Players work to focus on golf at U.S. Women’s Open

Much of the talk this week surrounding the U.S. Women’s Open is about the name of the course on which the national championship will be played, rather than the tournament itself.

The U.S. Women’s Open kicks off 72 holes of stroke play competition on Thursday at Trump Bedminster Golf Club in Bedminster, N.J., about 45 miles due west of New York City.

The fact that the tournament is being conducted at a facility owned by President Donald Trump has brought the presence of Secret Service and a gaggle of media outlets that rarely cover women’s golf.

Many questions in the player press conferences over the first part of the week focused on the politics and attitudes toward women by President Trump, rather than the preparation to contest a difficult and demanding golf course.

It’s been hard to separate the politics of the event from the event itself, but the players, including 2014 U.S. Open winner Michele Wie, have been doing their best.

“I will not comment on any political part this week,” Wie said Tuesday. “This week is about the golf for me. I’m excited to compete in this championship and it’s really purely about the golf. I’m here to grow the game and bring more junior girls into the game. My goal this week is to play as well as I can, hopefully showcase my best game and to inspire more girls to join the game.”

Established 71 years ago in 1946, the U.S. Women’s Open is the only event to have been recognized as a major by the LPGA since the group’s founding in 1950. This year’s event boasts one of the strongest fields of the year as 156 players, including 19 of the world’s top 20 players, compete for the season’s third major title.

World No. 1 So Yeon Ryu of South Korea headlines the field, with 10 former champions competing this week.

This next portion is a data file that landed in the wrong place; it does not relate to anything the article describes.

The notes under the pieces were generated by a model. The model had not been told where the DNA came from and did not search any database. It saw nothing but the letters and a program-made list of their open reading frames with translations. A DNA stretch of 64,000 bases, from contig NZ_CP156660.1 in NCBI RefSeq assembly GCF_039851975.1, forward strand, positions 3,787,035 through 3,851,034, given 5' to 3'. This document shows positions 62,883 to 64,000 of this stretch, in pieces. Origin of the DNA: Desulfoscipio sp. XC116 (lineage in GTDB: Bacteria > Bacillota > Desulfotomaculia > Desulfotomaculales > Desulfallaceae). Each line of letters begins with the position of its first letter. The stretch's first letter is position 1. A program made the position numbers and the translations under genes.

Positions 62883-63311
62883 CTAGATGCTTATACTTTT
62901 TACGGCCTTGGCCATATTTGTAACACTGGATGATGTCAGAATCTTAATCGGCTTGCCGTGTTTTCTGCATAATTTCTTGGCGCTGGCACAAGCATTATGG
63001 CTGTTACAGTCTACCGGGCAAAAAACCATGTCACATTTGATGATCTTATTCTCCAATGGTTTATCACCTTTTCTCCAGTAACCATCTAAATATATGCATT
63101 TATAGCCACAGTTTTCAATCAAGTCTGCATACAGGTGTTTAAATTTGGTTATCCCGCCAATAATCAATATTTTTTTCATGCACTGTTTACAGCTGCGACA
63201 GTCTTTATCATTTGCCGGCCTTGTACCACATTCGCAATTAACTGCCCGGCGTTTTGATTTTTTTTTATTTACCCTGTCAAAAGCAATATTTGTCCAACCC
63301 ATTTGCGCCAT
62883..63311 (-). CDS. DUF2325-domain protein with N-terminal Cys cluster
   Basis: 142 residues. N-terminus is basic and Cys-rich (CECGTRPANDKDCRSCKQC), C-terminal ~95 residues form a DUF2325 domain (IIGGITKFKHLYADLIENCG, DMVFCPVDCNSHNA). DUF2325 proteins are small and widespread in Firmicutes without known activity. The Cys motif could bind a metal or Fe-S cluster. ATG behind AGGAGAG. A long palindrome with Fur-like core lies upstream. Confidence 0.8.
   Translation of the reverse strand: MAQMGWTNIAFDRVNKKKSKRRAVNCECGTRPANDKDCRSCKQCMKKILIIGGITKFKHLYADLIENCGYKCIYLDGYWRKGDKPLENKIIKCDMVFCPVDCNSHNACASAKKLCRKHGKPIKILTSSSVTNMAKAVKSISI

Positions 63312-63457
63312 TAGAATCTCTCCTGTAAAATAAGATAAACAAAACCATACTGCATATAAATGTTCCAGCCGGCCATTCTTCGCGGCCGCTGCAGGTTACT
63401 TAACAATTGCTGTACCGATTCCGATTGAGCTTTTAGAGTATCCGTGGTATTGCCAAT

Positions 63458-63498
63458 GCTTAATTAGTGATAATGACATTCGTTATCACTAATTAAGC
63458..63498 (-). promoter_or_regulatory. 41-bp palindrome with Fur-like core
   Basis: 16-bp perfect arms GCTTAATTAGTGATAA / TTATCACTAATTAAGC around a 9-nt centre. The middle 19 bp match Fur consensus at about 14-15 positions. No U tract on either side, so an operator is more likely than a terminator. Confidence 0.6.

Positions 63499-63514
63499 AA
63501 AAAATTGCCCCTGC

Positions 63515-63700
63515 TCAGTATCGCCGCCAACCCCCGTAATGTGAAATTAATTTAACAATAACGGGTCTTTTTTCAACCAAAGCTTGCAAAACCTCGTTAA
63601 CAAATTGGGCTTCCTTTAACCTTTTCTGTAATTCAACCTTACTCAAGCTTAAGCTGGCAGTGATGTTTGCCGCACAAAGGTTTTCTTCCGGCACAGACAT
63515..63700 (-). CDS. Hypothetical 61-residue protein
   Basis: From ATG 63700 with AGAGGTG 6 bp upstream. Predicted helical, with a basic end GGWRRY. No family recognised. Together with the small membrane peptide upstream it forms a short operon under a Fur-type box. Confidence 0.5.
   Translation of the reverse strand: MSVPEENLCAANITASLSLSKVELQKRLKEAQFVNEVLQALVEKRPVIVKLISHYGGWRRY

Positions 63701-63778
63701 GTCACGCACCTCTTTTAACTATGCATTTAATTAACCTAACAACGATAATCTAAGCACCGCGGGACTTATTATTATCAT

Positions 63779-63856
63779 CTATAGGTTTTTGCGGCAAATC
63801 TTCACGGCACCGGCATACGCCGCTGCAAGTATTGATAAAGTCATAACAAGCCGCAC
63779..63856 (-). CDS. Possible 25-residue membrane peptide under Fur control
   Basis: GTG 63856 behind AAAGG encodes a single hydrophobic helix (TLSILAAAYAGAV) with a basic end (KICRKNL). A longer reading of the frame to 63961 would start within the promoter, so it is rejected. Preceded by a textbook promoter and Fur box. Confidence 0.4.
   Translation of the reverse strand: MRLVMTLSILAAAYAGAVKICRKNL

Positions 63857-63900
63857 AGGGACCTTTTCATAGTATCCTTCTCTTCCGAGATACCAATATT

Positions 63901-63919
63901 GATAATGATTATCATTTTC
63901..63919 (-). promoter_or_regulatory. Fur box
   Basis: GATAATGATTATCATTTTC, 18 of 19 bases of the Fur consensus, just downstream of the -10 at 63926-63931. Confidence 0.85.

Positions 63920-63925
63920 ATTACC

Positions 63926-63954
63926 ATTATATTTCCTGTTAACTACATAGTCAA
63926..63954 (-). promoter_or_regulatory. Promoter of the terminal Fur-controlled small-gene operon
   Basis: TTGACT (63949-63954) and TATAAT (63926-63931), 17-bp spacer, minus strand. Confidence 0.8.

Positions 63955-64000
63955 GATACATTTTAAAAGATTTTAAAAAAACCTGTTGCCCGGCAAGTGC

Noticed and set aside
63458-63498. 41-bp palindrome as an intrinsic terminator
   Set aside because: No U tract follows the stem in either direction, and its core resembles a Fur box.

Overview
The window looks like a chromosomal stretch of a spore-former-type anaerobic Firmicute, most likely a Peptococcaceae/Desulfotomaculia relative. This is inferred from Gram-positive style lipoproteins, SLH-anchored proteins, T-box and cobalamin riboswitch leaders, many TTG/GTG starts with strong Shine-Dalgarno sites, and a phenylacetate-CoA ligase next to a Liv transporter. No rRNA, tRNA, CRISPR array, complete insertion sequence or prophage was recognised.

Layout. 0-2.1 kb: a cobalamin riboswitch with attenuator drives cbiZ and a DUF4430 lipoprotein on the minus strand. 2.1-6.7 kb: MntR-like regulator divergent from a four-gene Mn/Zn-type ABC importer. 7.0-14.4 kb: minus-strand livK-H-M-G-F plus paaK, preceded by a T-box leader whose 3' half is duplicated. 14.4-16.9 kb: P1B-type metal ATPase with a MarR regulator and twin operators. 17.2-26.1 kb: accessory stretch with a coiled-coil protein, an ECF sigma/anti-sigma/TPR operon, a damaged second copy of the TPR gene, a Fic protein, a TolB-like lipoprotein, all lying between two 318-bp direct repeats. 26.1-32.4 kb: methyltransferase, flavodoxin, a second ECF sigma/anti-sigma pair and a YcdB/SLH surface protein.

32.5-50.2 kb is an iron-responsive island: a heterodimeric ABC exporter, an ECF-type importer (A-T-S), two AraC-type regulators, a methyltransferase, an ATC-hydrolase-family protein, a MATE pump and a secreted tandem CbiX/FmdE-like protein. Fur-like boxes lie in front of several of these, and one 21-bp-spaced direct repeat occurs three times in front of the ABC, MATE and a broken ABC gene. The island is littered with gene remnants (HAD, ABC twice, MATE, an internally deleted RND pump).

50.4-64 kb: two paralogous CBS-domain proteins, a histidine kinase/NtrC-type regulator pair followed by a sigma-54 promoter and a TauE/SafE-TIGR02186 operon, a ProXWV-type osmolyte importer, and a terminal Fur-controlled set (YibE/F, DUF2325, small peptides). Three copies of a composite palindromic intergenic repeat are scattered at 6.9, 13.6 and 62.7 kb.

Second-ranked Ariya Jutanugarn of Thailand is also in the field as she looks to pick up her second major title after winning the Ricoh Women’s British Open last season. She’s also a former USGA champion who won the U.S. Girls’ Junior championship in 2011.

World No. 3 Lexi Thompson is the top-ranked American in the field and looking to win her country’s national championship for the first time. She also captured the U.S. Girls Junior (in 2008).

Former world No. 1 Lydia Ko of New Zealand, currently No. 4 in the standings, is searching for her first win of the 2017 season while 2015 U.S. Women’s Open champion In Gee Chun of South Korea rounds out the top-five ranked players in the field.

Defending champion Brittany Lang seems to produce her best golf at the U.S. Open. The 31-year-old kick-started her U.S. Women’s Open career with a bang, finishing tied for second as an amateur in 2005 at Cherry Hills Country Club south of Denver. She hasn’t missed a cut at the U.S. Women’s Open in a decade and has two other top-10 finishes to go along with her victory last year at CordeValle in northern California.

Last year, Lang defeated Anna Nordqvist of Sweden in a three-hole aggregate playoff to capture her first major title.

“I always seem to play well at the U.S. Open,” Lang said. “I have been hitting the ball very well, which is always essential for this tournament. I love the USGA — I always love the venue they pick and how they set up the course. It’s the biggest test of the year for us and the biggest event in women’s golf.”